On North Korea, China is no partner

On North Korea, China is no partner
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China is a “rival power,” said President TrumpDonald TrumpGraham says he hopes that Trump runs again Trump says Stacey Abrams 'might be better than existing governor' Kemp Executive privilege fight poses hurdles for Trump MORE in Monday’s speech introducing his official National Security Strategy. Yet conflict is not inevitable, he said, so we will attempt to build a “great partnership” with our rivals, “in a manner that always protects our national interests.” Trump is absolutely right to label China as a rival; what remains doubtful is whether there is any potential for partnership with Beijing when it comes to dealing with the exceptionally dangerous threat posed by North Korea.   

While professing its interest in a denuclearized North Korea, China has played a critical role in aiding and abetting the growth of Pyongyang’s nuclear weapons program. When North Korea launched its first intercontinental ballistic missile (ICBM) in July, it transported the missile on a Chinese truck. Chinese firms sell advanced machine tools to North Korea while Chinese universities train North Korean students from institutions that educate nuclear scientists. Meanwhile, Chinese individuals, banks, and front companies process billions of dollars of transactions on behalf of North Korea, enabling it to evade sanctions.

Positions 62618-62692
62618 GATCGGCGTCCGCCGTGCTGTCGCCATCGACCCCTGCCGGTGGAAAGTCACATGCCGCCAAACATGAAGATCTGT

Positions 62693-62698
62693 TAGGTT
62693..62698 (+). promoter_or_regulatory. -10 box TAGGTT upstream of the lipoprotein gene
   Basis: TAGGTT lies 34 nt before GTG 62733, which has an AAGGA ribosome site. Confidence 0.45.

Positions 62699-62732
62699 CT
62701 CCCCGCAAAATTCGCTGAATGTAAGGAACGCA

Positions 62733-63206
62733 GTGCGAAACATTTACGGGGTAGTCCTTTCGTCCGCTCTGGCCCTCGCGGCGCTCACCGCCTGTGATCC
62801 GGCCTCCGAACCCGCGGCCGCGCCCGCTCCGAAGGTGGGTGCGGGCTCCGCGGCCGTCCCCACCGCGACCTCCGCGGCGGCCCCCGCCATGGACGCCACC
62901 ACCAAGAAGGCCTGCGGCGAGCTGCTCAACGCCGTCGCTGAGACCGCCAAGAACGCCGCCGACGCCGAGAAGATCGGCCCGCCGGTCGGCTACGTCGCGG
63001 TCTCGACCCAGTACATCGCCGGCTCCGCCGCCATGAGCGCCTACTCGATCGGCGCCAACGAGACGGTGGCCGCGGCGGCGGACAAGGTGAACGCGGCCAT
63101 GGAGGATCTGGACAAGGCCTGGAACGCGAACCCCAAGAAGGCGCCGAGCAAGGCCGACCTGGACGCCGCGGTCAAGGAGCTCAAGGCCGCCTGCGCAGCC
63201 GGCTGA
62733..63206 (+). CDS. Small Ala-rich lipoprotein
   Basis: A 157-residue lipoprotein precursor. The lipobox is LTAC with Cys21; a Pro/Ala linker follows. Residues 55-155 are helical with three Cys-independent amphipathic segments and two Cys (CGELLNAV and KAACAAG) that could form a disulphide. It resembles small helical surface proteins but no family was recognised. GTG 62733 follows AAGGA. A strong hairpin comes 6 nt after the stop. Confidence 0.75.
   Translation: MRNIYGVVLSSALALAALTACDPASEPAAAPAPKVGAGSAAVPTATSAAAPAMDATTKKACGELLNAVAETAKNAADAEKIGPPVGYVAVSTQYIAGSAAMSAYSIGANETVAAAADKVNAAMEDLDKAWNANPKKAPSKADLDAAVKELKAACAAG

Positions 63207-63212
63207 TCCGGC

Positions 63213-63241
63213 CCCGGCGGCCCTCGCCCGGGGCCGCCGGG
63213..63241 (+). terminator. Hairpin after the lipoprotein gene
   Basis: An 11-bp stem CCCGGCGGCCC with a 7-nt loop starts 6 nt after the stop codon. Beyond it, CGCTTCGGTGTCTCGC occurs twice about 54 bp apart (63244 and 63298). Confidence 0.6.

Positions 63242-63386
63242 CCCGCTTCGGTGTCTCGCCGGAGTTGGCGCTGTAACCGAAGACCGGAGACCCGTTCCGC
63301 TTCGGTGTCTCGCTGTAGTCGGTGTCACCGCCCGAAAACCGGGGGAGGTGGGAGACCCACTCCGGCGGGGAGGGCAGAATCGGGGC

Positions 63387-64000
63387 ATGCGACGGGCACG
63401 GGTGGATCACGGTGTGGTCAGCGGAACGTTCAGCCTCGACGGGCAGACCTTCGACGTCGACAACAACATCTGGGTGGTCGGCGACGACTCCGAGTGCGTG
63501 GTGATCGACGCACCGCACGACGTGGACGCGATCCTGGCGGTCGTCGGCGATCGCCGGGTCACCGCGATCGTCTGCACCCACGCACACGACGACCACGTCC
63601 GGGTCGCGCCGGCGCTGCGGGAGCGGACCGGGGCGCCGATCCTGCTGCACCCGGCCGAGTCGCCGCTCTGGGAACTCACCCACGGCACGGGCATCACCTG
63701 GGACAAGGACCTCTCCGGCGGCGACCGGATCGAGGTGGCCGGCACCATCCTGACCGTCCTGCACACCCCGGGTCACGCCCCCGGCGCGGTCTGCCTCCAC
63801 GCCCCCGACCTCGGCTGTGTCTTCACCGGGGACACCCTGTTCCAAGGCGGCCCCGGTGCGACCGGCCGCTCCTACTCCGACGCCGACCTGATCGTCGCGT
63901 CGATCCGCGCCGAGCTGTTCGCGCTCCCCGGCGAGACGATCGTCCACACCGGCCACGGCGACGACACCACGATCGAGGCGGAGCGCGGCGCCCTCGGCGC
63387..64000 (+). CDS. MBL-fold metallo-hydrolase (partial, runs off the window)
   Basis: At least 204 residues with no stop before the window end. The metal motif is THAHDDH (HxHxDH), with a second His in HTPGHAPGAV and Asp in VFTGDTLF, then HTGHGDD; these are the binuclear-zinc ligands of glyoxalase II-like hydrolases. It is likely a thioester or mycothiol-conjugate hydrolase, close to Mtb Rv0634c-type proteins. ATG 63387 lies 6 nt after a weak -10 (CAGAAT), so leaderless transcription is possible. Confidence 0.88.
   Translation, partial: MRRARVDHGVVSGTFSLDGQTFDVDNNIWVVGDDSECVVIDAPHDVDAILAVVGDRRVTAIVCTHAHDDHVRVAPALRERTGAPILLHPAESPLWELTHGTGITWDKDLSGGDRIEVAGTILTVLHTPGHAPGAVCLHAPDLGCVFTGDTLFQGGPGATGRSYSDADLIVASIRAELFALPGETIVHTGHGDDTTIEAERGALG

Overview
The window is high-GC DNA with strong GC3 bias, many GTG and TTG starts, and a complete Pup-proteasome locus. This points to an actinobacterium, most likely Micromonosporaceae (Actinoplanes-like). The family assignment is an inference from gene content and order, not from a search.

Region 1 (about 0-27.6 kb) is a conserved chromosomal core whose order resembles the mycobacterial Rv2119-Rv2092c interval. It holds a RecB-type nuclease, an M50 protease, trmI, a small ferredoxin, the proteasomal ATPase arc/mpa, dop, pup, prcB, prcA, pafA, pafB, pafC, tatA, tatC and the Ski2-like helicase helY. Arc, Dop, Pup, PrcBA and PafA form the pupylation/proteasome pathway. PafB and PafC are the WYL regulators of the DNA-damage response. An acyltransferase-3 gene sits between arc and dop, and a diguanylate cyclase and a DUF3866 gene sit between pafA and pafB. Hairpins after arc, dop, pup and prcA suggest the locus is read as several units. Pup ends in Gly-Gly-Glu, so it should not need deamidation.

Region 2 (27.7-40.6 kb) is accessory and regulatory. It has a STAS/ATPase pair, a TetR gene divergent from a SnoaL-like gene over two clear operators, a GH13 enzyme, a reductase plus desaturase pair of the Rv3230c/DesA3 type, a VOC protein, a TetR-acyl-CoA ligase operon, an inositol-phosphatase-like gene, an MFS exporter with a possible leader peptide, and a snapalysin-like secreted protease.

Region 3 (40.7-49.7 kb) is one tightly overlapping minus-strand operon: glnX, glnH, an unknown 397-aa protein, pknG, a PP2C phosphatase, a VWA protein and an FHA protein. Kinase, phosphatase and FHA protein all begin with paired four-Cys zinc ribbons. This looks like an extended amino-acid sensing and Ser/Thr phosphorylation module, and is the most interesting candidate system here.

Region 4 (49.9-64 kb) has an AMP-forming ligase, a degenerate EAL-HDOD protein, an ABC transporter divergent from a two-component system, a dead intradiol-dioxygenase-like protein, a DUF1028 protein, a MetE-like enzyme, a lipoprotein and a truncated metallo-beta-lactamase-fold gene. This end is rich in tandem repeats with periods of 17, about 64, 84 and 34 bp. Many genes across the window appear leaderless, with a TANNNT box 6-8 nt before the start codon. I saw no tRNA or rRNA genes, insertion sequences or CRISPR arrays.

In addition to facilitating North Korea’s reckless behavior, China employs threats and coercion to deter South Korea from adopting defensive measures. Last year, after South Korea’s decision to deploy the American-made THAAD missile defense system, China throttled trade with certain South Korean sectors, incurring major losses on South Korea’s automobile, tourist, entertainment, and retail industries.

For instance, South Korea’s tourism industry lost nearly $6.5 billion in revenue after the number of Chinese tourists dropped by nearly 50 percent. While China and South Korea resolved the THAAD dispute earlier in November, their settlement demonstrated China’s intent to de-couple Seoul from the U.S. and its Pacific allies, such as Japan and Australia.

Not surprisingly, Beijing’s proposals for dealing with North Korea’s illicit nuclear program are much more favorable to North Korea than they are to the United States. In exchange for a pause in North Korea’s nuclear weapons program, Beijing wants the U.S. and South Korea to suspend their joint military exercises. This proposal goes by the name of “dual-suspension” or “freeze-for-freeze” as the best option for North Korea.

In essence, the proposal asks the U.S. and South Korea to disrupt their legitimate defensive preparations in exchange for North Korea merely pausing a dangerous activity that violates numerous UN Security Council Resolutions.